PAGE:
Twitter and the art of making money

By: June 21, 2014
The ability to buy goods on Twitter by just using a tweet, is one step closer to reality The ability to buy goods on Twitter by just using a tweet, is one step closer to reality

In recent months Twitter has started expanding its commercial and marketing teams worldwide. Nathan Hubbard, former CEO of Ticketmaster, is Twitter’s first-ever head of commerce. This key hire shows Twitter intends to be more than a platform that makes money from adverts.

Hubbard’s is a new role, one created by Twitter as it takes expanding steps into new business streams.

Currently Twitter makes money from selling promoted trends and promoted tweets, and 70% of its ad revenues come from mobile.

In September 2013 Twitter bought the mobile ad exchange MoPub. This means Twitter can now start building a real-time bidding service for its advertisers. Advertisers will be able to buy ads when they suit and target Twitter users by location and interest, just like you can with Facebook.

Being a mobile first platform brings certain advantages and it is by harnessing these advantages that Twitter aims to build new revenue streams.

Tweets and treats
As most Twitter users are mobile, Twitter can use its users’ locations and interests to offer them deals and products. However, Twitter has something far more satisfying [for the consumer] in mind.

Twitter recently signed a deal with online payments firm Stripe. The thinking is that users will soon be able to link a credit card to their Twitter account. The plan then is to allow Twitter users the ability to shop on Twitter. If users see a deal or a product they like, they’d be one click away from purchasing the offer.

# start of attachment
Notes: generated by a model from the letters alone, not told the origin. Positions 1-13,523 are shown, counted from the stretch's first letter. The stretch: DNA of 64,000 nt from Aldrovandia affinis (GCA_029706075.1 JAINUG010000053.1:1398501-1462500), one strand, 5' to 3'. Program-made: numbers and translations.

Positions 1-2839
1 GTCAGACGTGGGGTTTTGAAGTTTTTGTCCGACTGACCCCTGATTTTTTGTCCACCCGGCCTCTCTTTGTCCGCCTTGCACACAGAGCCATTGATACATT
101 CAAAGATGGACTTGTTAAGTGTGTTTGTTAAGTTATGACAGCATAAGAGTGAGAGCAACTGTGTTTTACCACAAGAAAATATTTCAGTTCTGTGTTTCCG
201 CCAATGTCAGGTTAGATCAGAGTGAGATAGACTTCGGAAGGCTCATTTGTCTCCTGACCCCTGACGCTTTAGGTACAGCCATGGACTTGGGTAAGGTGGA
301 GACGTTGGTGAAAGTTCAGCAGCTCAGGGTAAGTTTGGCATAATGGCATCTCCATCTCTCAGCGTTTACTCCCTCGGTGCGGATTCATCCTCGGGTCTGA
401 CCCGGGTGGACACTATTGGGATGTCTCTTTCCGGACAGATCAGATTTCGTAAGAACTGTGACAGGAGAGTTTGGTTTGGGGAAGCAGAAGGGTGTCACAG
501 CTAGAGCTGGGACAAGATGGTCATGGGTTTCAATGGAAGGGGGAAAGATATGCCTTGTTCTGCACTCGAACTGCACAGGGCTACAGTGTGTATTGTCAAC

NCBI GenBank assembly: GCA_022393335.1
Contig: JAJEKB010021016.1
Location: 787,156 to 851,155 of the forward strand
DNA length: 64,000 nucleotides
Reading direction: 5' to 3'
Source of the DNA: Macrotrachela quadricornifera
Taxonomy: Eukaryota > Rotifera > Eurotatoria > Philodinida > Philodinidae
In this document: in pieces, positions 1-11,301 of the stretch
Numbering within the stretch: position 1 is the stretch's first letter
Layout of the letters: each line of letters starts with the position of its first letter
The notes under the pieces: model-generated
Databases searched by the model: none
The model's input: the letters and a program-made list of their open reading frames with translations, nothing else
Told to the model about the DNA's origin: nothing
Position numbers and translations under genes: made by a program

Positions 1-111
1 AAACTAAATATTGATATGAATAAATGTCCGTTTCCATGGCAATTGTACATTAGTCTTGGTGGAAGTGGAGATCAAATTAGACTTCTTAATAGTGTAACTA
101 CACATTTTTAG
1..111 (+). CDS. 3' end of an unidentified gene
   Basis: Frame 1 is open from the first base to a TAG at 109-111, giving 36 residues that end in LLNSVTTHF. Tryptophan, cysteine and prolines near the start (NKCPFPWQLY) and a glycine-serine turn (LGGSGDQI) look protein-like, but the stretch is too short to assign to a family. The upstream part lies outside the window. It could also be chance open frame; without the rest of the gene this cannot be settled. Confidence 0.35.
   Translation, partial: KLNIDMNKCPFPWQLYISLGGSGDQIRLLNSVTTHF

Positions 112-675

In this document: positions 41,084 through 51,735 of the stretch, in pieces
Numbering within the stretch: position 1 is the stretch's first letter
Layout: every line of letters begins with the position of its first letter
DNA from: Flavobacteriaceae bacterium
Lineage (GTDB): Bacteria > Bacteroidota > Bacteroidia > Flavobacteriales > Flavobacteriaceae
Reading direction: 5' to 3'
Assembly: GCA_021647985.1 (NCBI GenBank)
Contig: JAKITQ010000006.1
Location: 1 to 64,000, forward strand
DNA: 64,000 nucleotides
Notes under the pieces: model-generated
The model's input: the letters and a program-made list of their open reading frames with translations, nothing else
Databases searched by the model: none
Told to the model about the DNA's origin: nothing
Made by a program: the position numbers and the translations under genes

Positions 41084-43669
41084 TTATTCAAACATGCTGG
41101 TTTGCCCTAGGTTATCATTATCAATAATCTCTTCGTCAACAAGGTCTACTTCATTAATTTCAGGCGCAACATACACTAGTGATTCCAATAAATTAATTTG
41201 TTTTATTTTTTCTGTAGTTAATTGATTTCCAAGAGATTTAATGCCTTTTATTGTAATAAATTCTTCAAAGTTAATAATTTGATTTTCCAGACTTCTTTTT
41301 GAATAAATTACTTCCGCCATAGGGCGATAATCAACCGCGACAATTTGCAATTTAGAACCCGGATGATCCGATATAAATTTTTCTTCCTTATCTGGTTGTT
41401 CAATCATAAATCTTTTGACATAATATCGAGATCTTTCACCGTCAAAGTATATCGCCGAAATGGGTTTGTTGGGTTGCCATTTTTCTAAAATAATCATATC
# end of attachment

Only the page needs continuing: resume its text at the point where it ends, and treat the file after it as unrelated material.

Twitter could also link in with the bigger e-commerce sites like eBay and Amazon and for every sale, take a small commission.

Twitter’s partnership for American Express called Sync, allows users to link credit cards with Twitter handles. Cardholders can then tweet at a certain Twitter handle with a certain hashtag to buy something. However, there is a lot of tweeting back and forth before the purchase goes through, so it’s innovative but clunky.

At the very heart of Twitter is its disruptive heritage. It is a service that has already disrupted many established industries (like the media industry) and it has the potential to be a dominant global player in mobile commerce.